It's a dangerous way to live, exposed to the elements––and predators. As with feral cats, the life expectancy is shorter than for domesticated members of the species.
Every so often, we'll hear bad news. "That girl who always used to shoplift from us? She got stabbed."

I don't have "street smarts" either--but I treat the customers like I treat Robinson: don't confront them, let them come to you.
Try to be kind, don't pre-judge...
Give people stuff!

The other day AM asked me to show jewelry to a customer because the last time, the customer (a man) had thrown something at him.
The customer wanted to see a tray of rosaries.
"How much is this one?" he asked of one without a price tag.

"It's free!" I said.

(I often give away the rosaries because we shouldn't even be selling religious items like those that I KNOW [longer story] are donated with the intention of being given away for free.)

The customer then turned to AM who was still standing nearby and said, "You wouldn't even help me."

AM: "Well, guy, last time I did, you threw something at me."

Customer: "Oh... Was I drunk?"

AM: "I don't know. Maybe."

Customer: "I'm sorry, man."

Robinson has it good--maybe the best of both worlds. Mr House says he will continue to let the cat go outside when he wants.
In my experience, Robinson always wants to go outside after he eats. He always positions himself by the open door.
But he really likes being rubbed, and he's started lying down to get rubs, and last night he even gave me his paw for a moment.

Toy Bridge

Grateful-D mounted this metal bridge above a bookshelf for me, and I display little toys 'n' things there. They usually sell really quickly. Of course that's the idea, but it also makes me sad because I like seeing them playing in the fields of BOOK's.
(Can you see? the shopper in the backgrouns is carrying a handful of silverware.)

Friday, September 23, 2022

Calendar? Girlettes' Fall Equinox: Apples & Honey

Will anyone be wanting another Girlette Calendar?
I wasn't sure I would, having made them two years in a row, but as the calendar-making time approaches, I do!

The computer volunteer at the store, Totter, recovered my photos from my almost-dead old laptop--now I can put together one for 2023.
I contacted the printer and their calendar price has gone up to $19 each (that's the discount price, if I order ten or more), so each would be about $25 with shipping...

No need to commit now. I'll put the calendar together in the next month or so and post the results and people can order one if they want.

Apples & Honey are for Rosh Hashanah (this Sunday), but the girlettes were eager to celebrate fall (they like their fall clothes best), so they transported the tradition to last night's autumn equinox.
Also, they were sooooo eager to use the tiny forks I borrowed from the store for the event.
The apples are from the farmers market I bike past on my way home--some Urban Farm project for youth.

May you have a happy and sweet season!

Cat under Bridge

Marmelade in her backyard (pond), and my toes. I'm here another week.

Thursday, September 22, 2022

All the Shocks

Side-by-side books ^ I set up at work yesterday

 Future Shock (1970), by Alvin Toffler:
Future shock is a certain psychological state of individuals and entire societies that arises from a perception of "too much change in too short a period of time". [per Wikipedia]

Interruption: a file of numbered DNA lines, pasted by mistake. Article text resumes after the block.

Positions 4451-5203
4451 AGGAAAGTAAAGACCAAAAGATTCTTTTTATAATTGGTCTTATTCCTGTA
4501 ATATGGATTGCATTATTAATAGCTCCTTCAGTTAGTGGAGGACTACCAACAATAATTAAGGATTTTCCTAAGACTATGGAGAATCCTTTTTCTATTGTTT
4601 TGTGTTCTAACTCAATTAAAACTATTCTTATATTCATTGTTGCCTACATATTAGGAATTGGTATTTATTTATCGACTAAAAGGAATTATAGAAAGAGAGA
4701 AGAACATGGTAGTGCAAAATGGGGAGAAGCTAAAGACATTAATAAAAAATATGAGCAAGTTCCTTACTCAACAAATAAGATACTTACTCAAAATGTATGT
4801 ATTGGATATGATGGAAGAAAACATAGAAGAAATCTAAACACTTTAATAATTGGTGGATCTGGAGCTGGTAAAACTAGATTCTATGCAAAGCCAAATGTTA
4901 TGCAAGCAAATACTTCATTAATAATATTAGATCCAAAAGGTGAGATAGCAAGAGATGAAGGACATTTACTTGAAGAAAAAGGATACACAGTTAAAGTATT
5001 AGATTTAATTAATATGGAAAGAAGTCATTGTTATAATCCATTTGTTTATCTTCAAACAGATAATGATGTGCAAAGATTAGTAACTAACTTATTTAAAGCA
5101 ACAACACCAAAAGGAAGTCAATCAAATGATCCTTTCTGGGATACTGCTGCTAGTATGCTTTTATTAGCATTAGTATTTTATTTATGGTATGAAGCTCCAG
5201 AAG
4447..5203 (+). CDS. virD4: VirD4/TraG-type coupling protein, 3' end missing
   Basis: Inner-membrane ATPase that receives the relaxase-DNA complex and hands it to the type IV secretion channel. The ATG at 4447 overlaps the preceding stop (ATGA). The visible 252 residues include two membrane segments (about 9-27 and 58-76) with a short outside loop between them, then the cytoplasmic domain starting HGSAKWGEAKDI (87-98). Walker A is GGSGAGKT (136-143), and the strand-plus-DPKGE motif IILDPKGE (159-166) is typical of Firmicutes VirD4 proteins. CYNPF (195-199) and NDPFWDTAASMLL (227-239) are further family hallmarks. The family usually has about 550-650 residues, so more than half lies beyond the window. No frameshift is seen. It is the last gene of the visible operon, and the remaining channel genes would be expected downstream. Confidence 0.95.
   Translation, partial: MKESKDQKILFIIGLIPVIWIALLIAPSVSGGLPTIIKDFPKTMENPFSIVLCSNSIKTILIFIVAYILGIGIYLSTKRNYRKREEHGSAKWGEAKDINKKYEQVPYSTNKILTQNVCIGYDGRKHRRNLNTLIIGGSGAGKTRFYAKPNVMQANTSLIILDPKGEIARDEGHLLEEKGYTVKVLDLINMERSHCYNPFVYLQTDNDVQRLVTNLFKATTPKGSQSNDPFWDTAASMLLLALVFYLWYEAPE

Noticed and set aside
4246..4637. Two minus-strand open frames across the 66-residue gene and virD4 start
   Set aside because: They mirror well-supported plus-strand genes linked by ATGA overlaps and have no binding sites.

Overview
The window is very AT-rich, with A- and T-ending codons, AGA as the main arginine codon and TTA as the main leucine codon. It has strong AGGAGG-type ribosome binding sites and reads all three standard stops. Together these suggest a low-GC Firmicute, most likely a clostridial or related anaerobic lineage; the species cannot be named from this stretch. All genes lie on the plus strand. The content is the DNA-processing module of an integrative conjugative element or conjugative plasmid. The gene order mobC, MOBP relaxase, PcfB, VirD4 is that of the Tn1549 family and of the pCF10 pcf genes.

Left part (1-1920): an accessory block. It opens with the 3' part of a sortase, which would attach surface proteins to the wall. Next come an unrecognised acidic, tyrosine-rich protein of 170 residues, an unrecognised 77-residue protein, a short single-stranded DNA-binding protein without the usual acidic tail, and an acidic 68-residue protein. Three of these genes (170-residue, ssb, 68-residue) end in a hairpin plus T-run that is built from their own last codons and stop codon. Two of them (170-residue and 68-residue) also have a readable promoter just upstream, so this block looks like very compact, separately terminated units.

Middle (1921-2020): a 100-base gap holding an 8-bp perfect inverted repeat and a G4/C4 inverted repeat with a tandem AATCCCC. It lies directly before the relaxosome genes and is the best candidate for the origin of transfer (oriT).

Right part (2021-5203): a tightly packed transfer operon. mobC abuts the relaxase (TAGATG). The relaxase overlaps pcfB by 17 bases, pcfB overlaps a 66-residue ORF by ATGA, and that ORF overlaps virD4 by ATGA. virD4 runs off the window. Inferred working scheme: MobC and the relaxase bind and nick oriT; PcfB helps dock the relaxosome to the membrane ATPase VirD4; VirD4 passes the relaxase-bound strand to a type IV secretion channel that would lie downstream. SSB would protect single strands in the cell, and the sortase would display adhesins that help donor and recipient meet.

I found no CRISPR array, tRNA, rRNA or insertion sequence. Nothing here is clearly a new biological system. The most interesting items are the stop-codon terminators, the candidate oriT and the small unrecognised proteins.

Looking this up, I came across a discussion on Future Times from 2022: "We Live in the Future: Post things that give you future shock!
Replies included killer drones. I had no idea, though I'm not surprised:

"Switchblade drones the US is sending to Ukraine are designed to attack personnel and light vehicles--they are carried in a soldier's backpack and used to take out targets from above instantly" [via]
. . . Also,
robots made of magnetic slime! (to repair electronics in tight places, and even to find magnetic things inside people's bodies--like accidentally swallowed mini-batteries).

One of the users had this sign-off quote:
"To know is essentially the same as not knowing.
The only thing that occurs is the rearrangement of atoms in your brain."


Which reminds me of this conversation between coworkers [CW] that I overheard yesterday:

CW1: All that king shit, queen shit, is over. I'm so glad. Every time I turned on the TV, that's all there was.
Why do we care?
But she was their queen for seventy years, so...
Seventy years! We get a new president maybe every four years.

CW2: We're the only ones that do that. Every four years. No other country does that.

CW1: That's right.

CW2: The president of Ukraine, he's been in power a looooong time.

[Ed.: Volodymyr Zelenskyy, president of Ukraine since May, 2019]

And Putin! Way longer! He's been there since Hitler!

Vladimir  Putin, b. 1952; president or p.m. of Russia since 1999]

His daddy handed it to him.

Ed.: Putin's father only a conscript in the Soviet Navy; but Putin's grandfather, Spiridon Putin, was a personal cook to Vladimir Lenin and Joseph Stalin. (So, . . .maybe?) ]

CW 1: Imagine if we had Ronald Reagan for seventy years!

Me: Or Trump!

Coworkers: laugh and groan, nooooo!
I'm not pulling on that dangling thread, it's attached to a whole garment. I pretty much never correct my coworkers' facts--they're interwoven with and arise from a whole, coherent world view, same way mine are.

Also, geez--it's complicated! Like, is Ukraine a democracy?
(And are we, the United States?) What does that even mean?

Washington Post, "Is Ukraine a democracy?", (
February 24, 2022)
Their verdict:
"Ukraine is a flawed democracy — though one with aspirations to improve its standing if it is allowed to break free of Russian meddling in its affairs."
And in this case, what difference would it make anyway? Given our level of power, "To know is essentially the same as not knowing".

What is useful? What is smart?
It depends, eh?